adjective, sick·er, sick·est.
- failing to sustain adequate harvests of some crop, usually specified: a wheat-sick soil.
- containing harmful microorganisms: a sick field.
Origin of sick1
Synonyms for sick
Antonyms for sick
verb (used with object)
verb (used with object), sicced or sicked [sikt] /sɪkt/, sic·cing or sick·ing.
Origin of sic1
Related Words for sickdisordered, indisposed, down, ailing, incurable, funny, nauseated, debilitated, invalid, wobbly, frail, imperfect, suffering, confined, impaired, peaked, ill, tottering, green, mean
Examples from the Web for sick
Contemporary Examples of sick
And not just sick in the body but in your mind, because you start obsessing.How Taryn Toomey’s ‘The Class’ Became New York’s Latest Fitness Craze
January 9, 2015
I was sick in street gutters, onto my desk, at dinners with friends.I Tried to Warn You About Sleazy Billionaire Jeffrey Epstein in 2003
January 7, 2015
We are the sick ones who torment trans people every day of their lives.Cover-Ups and Concern Trolls: Actually, It's About Ethics in Suicide Journalism
January 3, 2015
It happens, of course, but the less time a person is sick, the better their chances of recovery.You’re Never ‘Cured’ of an Eating Disorder
December 20, 2014
If she is sick or has an emergency, she forfeits any pay for that day.Care Providers Fight for $15 and a Union
Jasmin Almodovar, Shirley Thompson
December 5, 2014
Historical Examples of sick
His spirit yearned after his father, and his heart was sick for his forest home.The Armourer's Prentices
Charlotte M. Yonge
When I last saw her she was providing for five sick and injured ones.Harriet, The Moses of Her People
Sarah H. Bradford
The flames had been suddenly quenched within him, and he felt cold and sick.Viviette
William J. Locke
Robin's pale, blank face had a sick look, a deadly smoothness.Life and Death of Harriett Frean
Terrible jarrin' to the nerves when folks come in and call on a sick man.Way of the Lawless
- suffering from ill health
- (as collective noun; preceded by the)the sick
- of, relating to, or used by people who are unwellsick benefits
- (in combination)sickroom
Word Origin for sick
Word Origin for sic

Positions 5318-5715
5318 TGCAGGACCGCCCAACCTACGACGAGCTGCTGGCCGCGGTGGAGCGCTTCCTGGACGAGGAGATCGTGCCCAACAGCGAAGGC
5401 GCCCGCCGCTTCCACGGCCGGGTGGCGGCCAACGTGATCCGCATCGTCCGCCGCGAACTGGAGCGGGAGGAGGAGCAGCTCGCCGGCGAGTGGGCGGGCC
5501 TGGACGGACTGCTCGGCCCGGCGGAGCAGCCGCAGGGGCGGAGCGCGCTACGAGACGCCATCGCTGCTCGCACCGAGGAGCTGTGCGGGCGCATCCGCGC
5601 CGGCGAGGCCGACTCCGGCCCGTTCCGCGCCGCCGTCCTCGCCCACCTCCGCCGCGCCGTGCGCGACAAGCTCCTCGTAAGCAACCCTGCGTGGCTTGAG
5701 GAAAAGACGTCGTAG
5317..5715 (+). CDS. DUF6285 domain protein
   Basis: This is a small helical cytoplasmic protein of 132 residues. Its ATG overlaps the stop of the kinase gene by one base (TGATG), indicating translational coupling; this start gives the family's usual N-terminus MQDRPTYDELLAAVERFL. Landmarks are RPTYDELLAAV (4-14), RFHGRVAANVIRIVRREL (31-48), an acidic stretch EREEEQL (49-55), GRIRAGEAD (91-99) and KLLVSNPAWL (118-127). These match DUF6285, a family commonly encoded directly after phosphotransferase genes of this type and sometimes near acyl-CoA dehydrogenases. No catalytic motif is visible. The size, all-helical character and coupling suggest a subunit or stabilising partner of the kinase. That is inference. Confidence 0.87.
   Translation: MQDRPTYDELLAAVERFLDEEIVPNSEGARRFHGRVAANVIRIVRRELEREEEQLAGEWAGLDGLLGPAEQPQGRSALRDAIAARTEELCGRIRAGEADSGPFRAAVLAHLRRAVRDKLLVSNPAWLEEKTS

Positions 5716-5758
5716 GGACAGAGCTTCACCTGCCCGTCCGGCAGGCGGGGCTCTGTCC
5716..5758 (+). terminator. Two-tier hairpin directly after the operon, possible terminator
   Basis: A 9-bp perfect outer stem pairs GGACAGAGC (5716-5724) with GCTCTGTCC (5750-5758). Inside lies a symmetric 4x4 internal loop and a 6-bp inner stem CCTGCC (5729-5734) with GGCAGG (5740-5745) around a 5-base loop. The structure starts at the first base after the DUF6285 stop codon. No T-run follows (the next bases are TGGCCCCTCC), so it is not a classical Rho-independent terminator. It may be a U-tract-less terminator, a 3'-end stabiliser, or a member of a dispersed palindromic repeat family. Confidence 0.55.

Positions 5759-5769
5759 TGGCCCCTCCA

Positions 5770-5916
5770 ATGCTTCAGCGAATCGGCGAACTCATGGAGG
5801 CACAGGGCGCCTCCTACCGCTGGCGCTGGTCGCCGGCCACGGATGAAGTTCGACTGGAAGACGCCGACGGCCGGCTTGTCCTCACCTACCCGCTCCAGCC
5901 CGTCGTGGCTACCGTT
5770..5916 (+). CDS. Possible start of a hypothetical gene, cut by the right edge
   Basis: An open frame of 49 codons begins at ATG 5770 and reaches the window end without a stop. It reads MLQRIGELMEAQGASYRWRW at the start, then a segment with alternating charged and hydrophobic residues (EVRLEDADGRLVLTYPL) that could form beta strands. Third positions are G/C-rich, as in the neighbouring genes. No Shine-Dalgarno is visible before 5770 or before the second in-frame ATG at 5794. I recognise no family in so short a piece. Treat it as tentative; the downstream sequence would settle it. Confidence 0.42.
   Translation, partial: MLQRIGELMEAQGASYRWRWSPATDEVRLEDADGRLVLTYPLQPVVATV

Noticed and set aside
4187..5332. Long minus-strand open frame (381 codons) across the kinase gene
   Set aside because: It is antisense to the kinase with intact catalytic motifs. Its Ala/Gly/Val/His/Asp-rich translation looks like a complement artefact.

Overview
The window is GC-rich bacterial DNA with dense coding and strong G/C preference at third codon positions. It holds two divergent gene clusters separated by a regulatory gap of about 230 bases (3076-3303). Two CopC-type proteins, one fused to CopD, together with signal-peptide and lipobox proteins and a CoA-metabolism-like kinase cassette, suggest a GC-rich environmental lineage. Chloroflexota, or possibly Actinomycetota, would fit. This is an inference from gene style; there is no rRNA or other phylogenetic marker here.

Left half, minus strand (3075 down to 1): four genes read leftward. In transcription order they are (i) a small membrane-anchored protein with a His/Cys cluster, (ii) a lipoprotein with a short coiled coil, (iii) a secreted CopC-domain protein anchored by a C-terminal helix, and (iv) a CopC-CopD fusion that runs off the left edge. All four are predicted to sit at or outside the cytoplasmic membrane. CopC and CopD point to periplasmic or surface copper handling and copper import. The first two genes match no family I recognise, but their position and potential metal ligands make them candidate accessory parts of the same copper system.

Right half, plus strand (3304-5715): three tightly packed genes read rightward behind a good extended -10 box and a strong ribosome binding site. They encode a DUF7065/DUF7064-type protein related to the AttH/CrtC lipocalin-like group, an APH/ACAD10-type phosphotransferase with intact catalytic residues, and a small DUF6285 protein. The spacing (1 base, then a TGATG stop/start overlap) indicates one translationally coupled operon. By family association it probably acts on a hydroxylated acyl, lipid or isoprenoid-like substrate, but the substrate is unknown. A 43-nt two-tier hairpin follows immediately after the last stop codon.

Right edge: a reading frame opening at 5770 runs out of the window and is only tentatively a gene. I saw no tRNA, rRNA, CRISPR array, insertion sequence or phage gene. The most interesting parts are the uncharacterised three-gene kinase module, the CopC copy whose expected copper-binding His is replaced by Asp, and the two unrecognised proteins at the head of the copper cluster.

verb sics, sicking or sicked (tr)
Word Origin for sic
"to chase, set upon" (as in command sick him!), 1845, dialectal variant of seek. Used as an imperative to incite a dog to attack a person or animal; hence "cause to pursue." Related: Sicked; sicking.
"unwell," Old English seoc "ill, diseased, feeble, weak; corrupt; sad, troubled, deeply affected," from Proto-Germanic *seukaz, of uncertain origin. The general Germanic word (cf. Old Norse sjukr, Danish syg, Old Saxon siok, Old Frisian siak, Middle Dutch siec, Dutch ziek, Old High German sioh, Gothic siuks "sick, ill"), but in German and Dutch displaced by krank "weak, slim," probably originally with a sense of "twisted, bent" (see crank (n.)).
Restricted meaning "having an inclination to vomit, affected with nausea" is from 1610s; sense of "tired or weary (of something), disgusted from satiety" is from 1590s; phrase sick and tired of is attested from 1783. Meaning "mentally twisted" in modern colloquial use is from 1955, a revival of the word in this sense from 1550s (sense of "spiritually or morally corrupt" was in Old English, which also had seocmod "infirm of mind"); sick joke is from 1958.
"those who are sick," Old English seoce, from sick (adj).
insertion in printed quotation to call attention to error in the original; Latin, literally "so, thus, in this way," related to or emphatic of si "if," from PIE root *so- "this, that" (cf. Old English sio "she"). Used regularly in English articles from 1876, perhaps by influence of similar use in French (1872).
[I]t amounts to Yes, he did say that, or Yes, I do mean that, in spite of your natural doubts. It should be used only when doubt is natural; but reviewers & controversialists are tempted to pretend that it is, because (sic) provides them with a neat & compendious form of sneer. [Fowler]
Sic passim is "generally so throughout."
"to set upon, attack;" see sick (v.).
A Latin word for “thus,” used to indicate that an apparent error is part of quoted material and not an editorial mistake: “The learned geographer asserts that ‘the capital of the United States is Washingtown [sic].’”
In addition to the idioms beginning with sick
- sick and tired
- sick as a dog
- sick at heart
- sick in bed
- sick joke
- sick to one's stomach
- call in sick
- get sick
- make one sick
- worried sick